Moving from large analog technologies to digital technologies led to a first wave of consumer devices in the 1980s, mainly with applications in biofeedback. One example of an envisioned commercial input device that was never released was the Atari Mindlink in 1984 (http://www.atarimuseum.com/videogames/consoles/2600/mindlink.html). This headband aimed at acquiring a simple electrical signal from the user’s head. It was apparently not a breakthrough, though, sensing mainly muscle activity (EMG) in the forehead (e.g., frowning), and it did not really link to the mind because it did not read EEG signals.

Over the past 20 years, signal acquisition—in particular, analog-digital converters and operation amplifiers—has improved massively and become cheap. Signal-processing algorithms can be efficiently implemented on FPGAs and on cheap processors. Additionally, wireless transmission technologies (e.g., Bluetooth low energy) are widely available and can be easily integrated with the acquisition hardware. Figure 2 depicts the basic architecture of a physiological signal-acquisition system. Creating such a system has become much easier and is even feasible for hobbyists. Many DIY tutorials for biosignal acquisition are available; several open source projects are thriving in this domain (see below for some links).

The lower cost of hardware for acquiring biosignals has led to more people exploring these signals for projects. A good starting point for initial experiments and exploring the possibilities of this technology is a simple and inexpensive Arduino shield (https://backyardbrains.com/products/muscleSpikerShield). Accessible technologies like this have enabled many exciting (and also many boring) projects, ranging from emotion recognition to controllers for impaired users and biosignal-responsive artistic installations.

EMG, ECG, and EOG commonly use stick-on electrodes, basically an adhesive plaster with conductive material in the center. For EEG there are special caps with built-in electrodes. In general these electrodes require a gel (wet electrodes) to make a good electrical connection to the skin. In the past few years, a number of dry electrodes have become available, and there is active research and new products centered around incorporating dry electrodes into tight-fitting garments (e.g., sports bras).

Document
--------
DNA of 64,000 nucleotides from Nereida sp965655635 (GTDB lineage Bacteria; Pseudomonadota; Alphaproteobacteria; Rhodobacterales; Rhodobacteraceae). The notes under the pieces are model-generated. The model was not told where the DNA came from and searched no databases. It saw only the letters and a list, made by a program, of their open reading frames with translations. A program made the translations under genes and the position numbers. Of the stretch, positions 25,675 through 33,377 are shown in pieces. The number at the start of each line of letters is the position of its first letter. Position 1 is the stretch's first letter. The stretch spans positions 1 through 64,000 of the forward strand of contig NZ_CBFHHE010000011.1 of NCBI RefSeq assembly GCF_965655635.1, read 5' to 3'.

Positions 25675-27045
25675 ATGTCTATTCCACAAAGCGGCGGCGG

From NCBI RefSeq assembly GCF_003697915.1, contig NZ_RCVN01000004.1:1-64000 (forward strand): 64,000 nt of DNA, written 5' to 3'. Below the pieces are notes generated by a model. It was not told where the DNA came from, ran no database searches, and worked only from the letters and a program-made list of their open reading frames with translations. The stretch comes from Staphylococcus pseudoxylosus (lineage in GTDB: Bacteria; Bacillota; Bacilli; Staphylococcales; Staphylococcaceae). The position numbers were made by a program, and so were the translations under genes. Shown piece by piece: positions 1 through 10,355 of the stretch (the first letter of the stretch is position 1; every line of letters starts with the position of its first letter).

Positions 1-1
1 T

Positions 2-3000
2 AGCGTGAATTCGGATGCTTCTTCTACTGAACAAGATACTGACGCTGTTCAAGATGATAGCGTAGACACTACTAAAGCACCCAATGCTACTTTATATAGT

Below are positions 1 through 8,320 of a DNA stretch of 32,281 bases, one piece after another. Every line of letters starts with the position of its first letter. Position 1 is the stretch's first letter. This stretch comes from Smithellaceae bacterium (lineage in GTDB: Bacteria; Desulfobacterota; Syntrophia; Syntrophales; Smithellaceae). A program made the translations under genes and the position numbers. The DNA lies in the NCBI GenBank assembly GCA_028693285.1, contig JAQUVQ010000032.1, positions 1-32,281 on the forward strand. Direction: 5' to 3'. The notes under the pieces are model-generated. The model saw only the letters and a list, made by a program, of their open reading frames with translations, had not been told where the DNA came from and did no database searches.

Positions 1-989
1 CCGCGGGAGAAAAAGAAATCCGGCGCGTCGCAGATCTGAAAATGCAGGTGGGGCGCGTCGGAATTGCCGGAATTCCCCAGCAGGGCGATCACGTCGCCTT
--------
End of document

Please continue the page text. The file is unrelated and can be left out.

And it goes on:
Reversing Direction—Exciting the User

As Galvani’s frog experiment showed, applying electrical signals to a muscle will lead to contractions and movement. With advanced control electronics and well-placed electrodes, fine-grained control of muscle movement can be realized. The exciting fact here is that the applied electrical signal acts only as a control signal for the muscle; the signal does not need to provide the energy for the actual movement. Large movements can be initiated by the user with a small battery-driven device.

Sports medicine researches and uses electrostimulation [4]. There are two main applications: a low-frequency modality (<15 Hz, < 10 percent voluntary muscle contraction force, to improve recovery in endurance sports) and the high-frequency modality (> 40 Hz, > 50 percent voluntary muscle contraction force, to improve strength and power). Electrical stimulation is also used in pain management; transcutaneous electrical nerve stimulation (TENS) devices are widely available for therapeutic use. These devices are connected via electrodes to the human body and apply a low-voltage electrical current.

There are also communities that explore the application of signals to the brain. Various DIY tutorials are out there for brain stimulation (electrical and magnetic) as well as for biohacking. This is extremely risky without advanced medical training. Although these technologies have become accessible, there are ethical questions that must be answered before such technologies are applied in HCI.

Starting Points for Exploration